Checkpoint Inhibition in Multiple Myeloma After Pembrolizumab-related Clinical Trial Deaths

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Does the failure of pembrolizumab in multiple myeloma clinical trials imply checkpoint inhibition is unlikely to work for patients with the disease?
Does the failure of pembrolizumab in multiple myeloma clinical trials imply checkpoint inhibition is unlikely to work for patients with the disease?

The US Food and Drug Administration (FDA)'s clinical hold on 2 phase 3 clinical trials on pembrolizumab for multiple myeloma led the studies' sponsor, Merck, to suspend participant recruitment in both studies.

“This decision follows a review of data by the Data Monitoring Committee in which more deaths were observed in the [pembrolizumab] arms of KEYNOTE-183 and KEYNOTE-185 and which led to the pause in new patient enrollment, as announced on June 12, 2017,” a press release from Merck states.1

The risks of pembrolizumab were determined to “outweigh any potential benefit for patients with multiple myeloma,” according to the release and, as such, all patients enrolled in both trials will discontinue investigational treatment with the agent.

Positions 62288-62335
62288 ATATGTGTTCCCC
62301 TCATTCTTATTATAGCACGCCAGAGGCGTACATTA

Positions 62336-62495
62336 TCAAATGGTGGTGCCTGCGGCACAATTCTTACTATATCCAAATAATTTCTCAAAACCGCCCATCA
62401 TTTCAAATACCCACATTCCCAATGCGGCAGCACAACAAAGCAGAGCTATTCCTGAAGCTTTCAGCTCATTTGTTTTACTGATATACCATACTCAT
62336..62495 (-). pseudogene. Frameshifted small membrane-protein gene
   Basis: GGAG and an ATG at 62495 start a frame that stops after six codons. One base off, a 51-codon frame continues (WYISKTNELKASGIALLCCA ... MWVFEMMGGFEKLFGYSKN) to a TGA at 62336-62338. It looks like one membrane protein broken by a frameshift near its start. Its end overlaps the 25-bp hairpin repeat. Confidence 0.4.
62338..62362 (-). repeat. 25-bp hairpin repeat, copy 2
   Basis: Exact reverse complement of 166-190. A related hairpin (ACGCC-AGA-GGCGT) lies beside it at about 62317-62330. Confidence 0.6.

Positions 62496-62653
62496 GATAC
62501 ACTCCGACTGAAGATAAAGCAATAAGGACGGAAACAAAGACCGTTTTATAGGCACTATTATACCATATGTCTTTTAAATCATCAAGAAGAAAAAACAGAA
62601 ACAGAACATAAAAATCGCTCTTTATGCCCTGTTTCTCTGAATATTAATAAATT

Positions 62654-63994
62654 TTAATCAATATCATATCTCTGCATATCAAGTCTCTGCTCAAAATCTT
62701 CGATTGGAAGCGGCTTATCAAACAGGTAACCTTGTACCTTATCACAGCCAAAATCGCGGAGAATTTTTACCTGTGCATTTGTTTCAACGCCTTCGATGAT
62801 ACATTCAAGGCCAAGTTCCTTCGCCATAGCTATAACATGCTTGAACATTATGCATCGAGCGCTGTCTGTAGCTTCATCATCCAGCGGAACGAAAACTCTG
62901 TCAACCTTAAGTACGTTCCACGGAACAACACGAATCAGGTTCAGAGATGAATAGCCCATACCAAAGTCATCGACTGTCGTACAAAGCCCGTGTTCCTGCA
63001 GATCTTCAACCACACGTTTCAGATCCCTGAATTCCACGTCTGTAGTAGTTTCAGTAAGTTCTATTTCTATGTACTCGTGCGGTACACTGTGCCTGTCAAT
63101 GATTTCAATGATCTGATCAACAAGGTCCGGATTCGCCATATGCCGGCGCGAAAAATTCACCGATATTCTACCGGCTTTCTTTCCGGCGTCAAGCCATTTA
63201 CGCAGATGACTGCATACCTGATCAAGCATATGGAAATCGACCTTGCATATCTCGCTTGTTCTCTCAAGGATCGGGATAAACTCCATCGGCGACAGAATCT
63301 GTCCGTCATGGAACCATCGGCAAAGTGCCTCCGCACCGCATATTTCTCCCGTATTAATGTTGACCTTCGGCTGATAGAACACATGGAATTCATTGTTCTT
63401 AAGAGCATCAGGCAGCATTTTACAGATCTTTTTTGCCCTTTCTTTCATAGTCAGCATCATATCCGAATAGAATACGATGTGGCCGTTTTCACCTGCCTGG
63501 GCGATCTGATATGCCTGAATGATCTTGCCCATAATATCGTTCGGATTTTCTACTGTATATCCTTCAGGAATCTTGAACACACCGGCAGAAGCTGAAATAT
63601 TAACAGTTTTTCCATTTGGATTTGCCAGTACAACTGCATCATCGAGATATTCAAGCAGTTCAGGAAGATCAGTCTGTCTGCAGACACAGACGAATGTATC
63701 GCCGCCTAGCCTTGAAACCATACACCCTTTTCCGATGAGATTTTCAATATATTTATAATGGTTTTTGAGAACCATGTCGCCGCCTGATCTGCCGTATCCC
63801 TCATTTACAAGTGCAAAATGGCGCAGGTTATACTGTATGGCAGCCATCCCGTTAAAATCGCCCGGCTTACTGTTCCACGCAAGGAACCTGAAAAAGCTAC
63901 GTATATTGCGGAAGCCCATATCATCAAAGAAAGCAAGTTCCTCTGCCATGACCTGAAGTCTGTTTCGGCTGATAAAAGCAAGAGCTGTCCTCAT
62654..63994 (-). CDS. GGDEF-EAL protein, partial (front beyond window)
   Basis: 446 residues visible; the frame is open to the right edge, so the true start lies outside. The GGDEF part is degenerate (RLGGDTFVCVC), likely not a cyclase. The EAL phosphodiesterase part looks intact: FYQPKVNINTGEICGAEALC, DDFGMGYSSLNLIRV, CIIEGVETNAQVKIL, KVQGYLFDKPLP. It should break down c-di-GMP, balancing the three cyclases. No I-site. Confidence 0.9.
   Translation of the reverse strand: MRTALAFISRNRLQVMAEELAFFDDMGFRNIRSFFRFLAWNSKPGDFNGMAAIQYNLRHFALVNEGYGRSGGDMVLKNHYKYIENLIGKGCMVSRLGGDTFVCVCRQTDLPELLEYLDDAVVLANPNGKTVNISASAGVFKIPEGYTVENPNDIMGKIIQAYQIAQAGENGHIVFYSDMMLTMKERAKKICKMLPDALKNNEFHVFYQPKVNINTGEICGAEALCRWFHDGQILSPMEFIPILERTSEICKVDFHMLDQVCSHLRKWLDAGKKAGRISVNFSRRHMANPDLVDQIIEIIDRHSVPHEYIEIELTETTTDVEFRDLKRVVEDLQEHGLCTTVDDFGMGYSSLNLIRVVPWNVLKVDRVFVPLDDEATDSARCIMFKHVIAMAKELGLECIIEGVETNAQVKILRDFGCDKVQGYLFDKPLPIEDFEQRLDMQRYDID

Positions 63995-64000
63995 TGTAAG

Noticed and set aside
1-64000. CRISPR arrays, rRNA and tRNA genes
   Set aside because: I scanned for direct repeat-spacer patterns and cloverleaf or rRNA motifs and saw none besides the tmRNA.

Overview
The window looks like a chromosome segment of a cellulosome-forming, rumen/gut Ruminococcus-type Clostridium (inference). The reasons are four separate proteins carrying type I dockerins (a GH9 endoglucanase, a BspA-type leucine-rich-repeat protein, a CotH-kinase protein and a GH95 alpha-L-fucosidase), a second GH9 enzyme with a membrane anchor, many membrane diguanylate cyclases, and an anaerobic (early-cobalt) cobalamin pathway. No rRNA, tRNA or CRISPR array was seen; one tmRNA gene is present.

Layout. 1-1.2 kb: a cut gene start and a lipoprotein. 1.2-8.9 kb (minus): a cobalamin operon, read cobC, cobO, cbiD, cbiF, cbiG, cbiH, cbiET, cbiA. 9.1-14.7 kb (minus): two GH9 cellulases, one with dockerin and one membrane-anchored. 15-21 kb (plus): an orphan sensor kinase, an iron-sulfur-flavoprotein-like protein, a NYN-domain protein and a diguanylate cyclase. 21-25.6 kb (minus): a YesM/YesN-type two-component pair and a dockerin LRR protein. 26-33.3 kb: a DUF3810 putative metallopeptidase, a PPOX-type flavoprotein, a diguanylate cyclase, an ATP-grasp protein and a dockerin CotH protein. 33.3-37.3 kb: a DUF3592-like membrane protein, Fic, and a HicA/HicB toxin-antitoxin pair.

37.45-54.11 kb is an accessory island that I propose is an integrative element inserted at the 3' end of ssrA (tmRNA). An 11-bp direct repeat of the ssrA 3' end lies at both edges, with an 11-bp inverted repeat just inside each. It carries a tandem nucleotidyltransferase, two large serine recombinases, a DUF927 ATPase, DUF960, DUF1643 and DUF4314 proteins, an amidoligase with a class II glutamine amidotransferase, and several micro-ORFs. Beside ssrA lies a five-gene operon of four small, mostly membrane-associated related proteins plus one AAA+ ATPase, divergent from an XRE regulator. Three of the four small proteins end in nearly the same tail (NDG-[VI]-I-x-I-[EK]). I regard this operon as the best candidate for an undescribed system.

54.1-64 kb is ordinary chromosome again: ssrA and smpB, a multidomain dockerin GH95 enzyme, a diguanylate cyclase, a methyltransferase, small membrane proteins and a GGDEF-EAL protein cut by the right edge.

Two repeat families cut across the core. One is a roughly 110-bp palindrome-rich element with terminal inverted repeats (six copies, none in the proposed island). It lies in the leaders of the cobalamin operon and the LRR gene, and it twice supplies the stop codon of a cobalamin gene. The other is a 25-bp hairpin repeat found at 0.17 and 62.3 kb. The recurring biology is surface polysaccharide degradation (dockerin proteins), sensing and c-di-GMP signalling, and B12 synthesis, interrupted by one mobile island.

Does this imply checkpoint inhibition is unlikely to work in multiple myeloma?

“Anti-PD-1 alone doesn't work in myeloma,” Alexander M. Lesokhin, MD, of Memorial Sloan Kettering Cancer Center in New York, New York, told Cancer Therapy Advisor. “Data on targeting other immune checkpoints are not yet available.”

Dr Lesokhin noted that data from a phase 2 trial of pembrolizumab with pomalidomide and dexamethasone show “an encouraging response, suggesting that combinations of multiple myeloma drugs with anti-PD-1 have value.”2

The study was the first to investigate the combination of pembrolizumab with the immunomodulatory (IMiD) drug, pomalidomide, in patients with relapsed/refractory multiple myeloma.

The 48 patients enrolled in the study had a median of 3 prior lines of therapy, a median age of 64 years, and had received both an immunomodulatory (IMiD) and a proteasome inhibitor, 73% of which were refractory to both. Seventy percent had received an autologous transplant and 62% had high-risk cytogenetics.

RELATED: Phase 2 Dendritic Cell Vaccine Trial for Multiple Myeloma

At a median follow-up of 15.6 months, progression-free survival was 17.4 months and overall survival was not reached.

Regarding the pembrolizumab studies, “it is not clear why the excess deaths occurred in the phase 3 trials,” Dr Lesokhin stated. “I think we will have to wait and see what additional analysis of the data reveals.”

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